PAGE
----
- The Servant Songs
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“Here is my servant, whom I uphold, my chosen one in whom I delight; I will put my Spirit on him, and he will bring justice to the nations. He will not shout or cry out, or raise his voice in the streets. A bruised reed he will not break, and a smoldering wick he will not snuff out. In faithfulness he will bring forth justice; he will not falter or be discouraged till he establishes justice on earth. In his teaching the islands will put their hope.” – Isaiah 42:1-4 (NIV)
This is the first of four passages, in Isaiah, often referred to as “The Servant Songs.” In this “song,” we find “The Kingly Servant,” chosen, commissioned, and empowered by God to bring and establish justice.
As you study this, as well as the other three “songs,” it becomes evident that the Servant of which God speaks is Jesus Christ. That being the case, it is important for us to know exactly what kind of justice God intends for him to bring and establish.
Justice is a topic we hear a great deal about, today. Generally, whether we speak of justice, or demand it, we do so with the idea of someone getting what’s coming to them or getting what they deserve. How does our definition of justice compare with God’s?
The Hebrew word for “justice” is mishpat. While it does include the idea of punishing or pronouncing sentence, it also carries the idea of judging on behalf of someone. It is the second meaning that is most often the focus.
“He executes justice for the orphan and the widow, and shows His love for the alien by giving him food and clothing.” – Deuteronomy 10:18 (NASB)
On behalf of the poor, the downtrodden, the widow, the orphan, the helpless, the sick, and the outcast, God executes justice (defends their cause). As those who are created in God’s image, what God does in this area, we are to imitate. However, we often don’t do a very good job of it, because we have such opposing views of what it should look like.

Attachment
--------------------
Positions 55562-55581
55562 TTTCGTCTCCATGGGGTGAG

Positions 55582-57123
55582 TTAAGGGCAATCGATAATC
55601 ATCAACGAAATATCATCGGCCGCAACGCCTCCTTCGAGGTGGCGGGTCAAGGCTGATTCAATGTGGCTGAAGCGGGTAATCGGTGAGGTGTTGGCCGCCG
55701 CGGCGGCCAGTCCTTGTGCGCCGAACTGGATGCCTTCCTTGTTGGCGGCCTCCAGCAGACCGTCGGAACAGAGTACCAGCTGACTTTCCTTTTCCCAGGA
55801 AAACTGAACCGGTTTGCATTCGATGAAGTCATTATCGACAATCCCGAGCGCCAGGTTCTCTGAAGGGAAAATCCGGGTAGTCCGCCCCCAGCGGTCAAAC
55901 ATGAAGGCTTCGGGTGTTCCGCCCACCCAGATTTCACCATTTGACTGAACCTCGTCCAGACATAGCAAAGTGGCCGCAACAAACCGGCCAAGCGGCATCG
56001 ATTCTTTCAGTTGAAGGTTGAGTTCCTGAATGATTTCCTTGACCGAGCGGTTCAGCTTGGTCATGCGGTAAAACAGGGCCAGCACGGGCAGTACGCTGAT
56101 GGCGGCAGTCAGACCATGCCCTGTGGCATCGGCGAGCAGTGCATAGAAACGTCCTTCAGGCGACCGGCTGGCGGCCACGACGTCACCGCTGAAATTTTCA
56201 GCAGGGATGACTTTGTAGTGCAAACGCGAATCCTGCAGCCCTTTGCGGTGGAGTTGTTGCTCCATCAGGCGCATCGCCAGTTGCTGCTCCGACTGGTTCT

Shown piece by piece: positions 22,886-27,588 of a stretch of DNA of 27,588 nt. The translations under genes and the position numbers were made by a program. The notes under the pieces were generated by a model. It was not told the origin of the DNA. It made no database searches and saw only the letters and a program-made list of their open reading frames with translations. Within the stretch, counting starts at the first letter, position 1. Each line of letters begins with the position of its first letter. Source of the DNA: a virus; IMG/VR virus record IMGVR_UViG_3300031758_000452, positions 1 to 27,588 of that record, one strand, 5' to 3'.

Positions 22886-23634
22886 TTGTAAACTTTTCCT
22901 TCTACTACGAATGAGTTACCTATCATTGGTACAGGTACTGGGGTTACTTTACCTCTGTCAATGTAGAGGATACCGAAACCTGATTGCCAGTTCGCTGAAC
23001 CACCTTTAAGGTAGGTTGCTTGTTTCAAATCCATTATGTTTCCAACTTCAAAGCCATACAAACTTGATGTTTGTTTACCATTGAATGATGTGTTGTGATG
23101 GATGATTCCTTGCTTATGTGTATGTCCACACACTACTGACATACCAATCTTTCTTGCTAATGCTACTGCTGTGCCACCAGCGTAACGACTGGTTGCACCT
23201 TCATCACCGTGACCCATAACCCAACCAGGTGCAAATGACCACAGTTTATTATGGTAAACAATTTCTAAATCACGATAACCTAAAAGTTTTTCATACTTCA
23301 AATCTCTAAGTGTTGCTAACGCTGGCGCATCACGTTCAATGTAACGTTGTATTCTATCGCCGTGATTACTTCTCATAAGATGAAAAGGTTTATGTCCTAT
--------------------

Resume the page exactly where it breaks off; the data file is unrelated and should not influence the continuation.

We live in a terribly polarized society. It’s a society in which those on the far right have one idea of what constitutes justice and those on the far left have another idea of what constitutes justice. So, we have this idea that if we could just meet somewhere in the middle, all would be right with the world; but it would not.
Godly justice is not realized in our society because we find common ground between two opposing humanly conceived philosophies. It is not realized when we try to establish our authority with our words. It is not realized when we shout, cry out, or raise our voices in the street. It is not realized by either advocating or perpetrating violent acts.
God’s justice will only be realized as we allow God to transform our hearts so that we can grow to become more like Jesus every day. The more we become like Jesus, the more we will seek to extend God’s justice, not our version of it, to those in need.